- order the breeding animals or their germinal products not to be recognised under zootechnical regulations
4. Zootechnical certificates
Zootechnical certificates that breed societies issue must contain specific information about the animals (or germinal products).
The certificates must include the:
- name of the issuing body
- name of the breeding book, and name of the breed
- sex and details about ascendants
- results of any performance tests (where relevant)
The results of performance testing, or genetic evaluation do not need to be entered on zootechnical certificates if the information is publicly available on a website. The website must be referenced on the zootechnical certificate.
The title of all zootechnical certificates must:
- indicate if the animal is a purebred breeding animal or a hybrid breeding pig, or germinal products from purebred breeding animals or hybrid breeding pigs
- include a reference to the taxonomic species
- indicate if the consignment is intended for trade or for entry into the EU
- include a reference to EU Regulation 2016/1012
If you represent a breed society, you’ll need to change your zootechnical certificates. You should use the new multi-species zootechnical certificates as a template. This certificate is ‘portrait’ style and is different from previous ‘landscape’ style certificates.
The certificate must accompany any animal or germinal product that’s traded and entered into another breeding book.
Breed societies in other countries may not accept animals or germinal products accompanied by an old-style zootechnical certificate.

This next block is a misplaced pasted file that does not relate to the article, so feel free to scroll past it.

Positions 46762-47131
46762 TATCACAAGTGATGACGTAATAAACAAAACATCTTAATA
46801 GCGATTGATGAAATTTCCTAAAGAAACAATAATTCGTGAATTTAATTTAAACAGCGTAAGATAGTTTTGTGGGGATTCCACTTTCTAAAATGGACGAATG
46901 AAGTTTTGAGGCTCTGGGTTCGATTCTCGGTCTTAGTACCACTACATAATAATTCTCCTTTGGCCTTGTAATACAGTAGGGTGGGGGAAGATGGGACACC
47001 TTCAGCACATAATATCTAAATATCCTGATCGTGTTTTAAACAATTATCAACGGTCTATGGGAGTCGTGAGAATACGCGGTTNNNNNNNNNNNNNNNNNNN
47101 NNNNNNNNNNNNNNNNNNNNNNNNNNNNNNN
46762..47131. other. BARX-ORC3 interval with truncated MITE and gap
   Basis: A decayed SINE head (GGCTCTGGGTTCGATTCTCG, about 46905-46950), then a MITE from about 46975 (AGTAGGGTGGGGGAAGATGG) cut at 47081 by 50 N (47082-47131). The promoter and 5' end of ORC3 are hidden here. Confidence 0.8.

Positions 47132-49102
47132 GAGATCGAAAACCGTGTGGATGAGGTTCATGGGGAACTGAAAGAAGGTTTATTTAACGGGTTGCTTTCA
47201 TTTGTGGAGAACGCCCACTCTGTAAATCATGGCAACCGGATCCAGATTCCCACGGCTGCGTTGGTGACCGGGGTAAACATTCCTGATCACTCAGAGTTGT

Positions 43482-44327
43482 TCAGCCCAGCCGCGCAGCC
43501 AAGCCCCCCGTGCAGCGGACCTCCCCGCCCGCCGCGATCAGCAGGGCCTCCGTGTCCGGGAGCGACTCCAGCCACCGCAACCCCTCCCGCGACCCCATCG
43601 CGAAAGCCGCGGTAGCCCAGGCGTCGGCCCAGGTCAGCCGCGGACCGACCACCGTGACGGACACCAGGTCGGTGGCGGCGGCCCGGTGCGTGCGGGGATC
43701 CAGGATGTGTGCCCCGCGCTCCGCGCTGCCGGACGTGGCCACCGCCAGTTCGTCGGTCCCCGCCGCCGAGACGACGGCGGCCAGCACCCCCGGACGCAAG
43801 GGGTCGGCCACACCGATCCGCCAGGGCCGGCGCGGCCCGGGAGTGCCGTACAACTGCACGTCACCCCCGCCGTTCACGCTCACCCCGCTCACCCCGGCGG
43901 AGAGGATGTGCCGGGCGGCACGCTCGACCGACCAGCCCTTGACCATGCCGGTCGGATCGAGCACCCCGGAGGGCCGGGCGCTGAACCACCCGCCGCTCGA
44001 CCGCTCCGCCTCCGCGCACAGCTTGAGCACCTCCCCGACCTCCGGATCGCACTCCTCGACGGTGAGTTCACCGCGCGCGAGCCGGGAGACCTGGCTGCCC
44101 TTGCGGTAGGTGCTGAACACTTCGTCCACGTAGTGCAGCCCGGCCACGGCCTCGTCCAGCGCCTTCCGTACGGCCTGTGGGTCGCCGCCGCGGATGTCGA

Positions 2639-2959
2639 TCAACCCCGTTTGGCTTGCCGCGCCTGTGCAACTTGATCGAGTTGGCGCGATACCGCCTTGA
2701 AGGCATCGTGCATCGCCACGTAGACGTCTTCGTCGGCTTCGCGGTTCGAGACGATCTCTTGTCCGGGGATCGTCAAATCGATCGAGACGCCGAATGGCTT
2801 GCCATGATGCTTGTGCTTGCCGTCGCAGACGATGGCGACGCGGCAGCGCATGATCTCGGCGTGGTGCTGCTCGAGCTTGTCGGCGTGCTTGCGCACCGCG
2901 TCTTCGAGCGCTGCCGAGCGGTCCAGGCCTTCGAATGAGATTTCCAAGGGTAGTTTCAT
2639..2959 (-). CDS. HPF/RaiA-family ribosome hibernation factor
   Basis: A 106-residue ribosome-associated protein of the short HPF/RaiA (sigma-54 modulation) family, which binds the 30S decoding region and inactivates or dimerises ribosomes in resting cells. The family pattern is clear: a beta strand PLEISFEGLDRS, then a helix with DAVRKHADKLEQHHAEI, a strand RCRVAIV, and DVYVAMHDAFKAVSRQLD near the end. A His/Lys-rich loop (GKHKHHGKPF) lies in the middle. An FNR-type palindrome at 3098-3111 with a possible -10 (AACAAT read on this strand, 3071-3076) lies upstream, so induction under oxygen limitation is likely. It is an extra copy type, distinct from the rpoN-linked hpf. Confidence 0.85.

You will not need the new zootechnical certificate if:
- members of the same breed society trade with each other
- the animal or germinal product is not entered into a different breeding book
Breeding animals and germinal products sent from non-EU (third) countries to the UK must be accompanied by a valid zootech certificate. Breed societies in third countries can only issue valid zootech certificates if they are third country listed.
Recognised breed societies must accept animals into their herd or flock books when they are imported from a breed society recognised by an EU or EEA member state. This includes third country breed societies approved by the EU Commission.
See breeding books for more information.
If theres’s a no-deal Brexit, you’ll need to make some changes to continue trading with the EU.
4.1 Cattle, pigs, goats and sheep
You can find the model certificates for cattle, pigs, goats and sheep in EU regulation 2017/1940.
There are separate certificates for:
- trading purebred breeding animals and their semen, oocytes or embryos within the EU in Annex I
- trading hybrid breeding pigs and their semen, oocytes or embryos within the EU in Annex II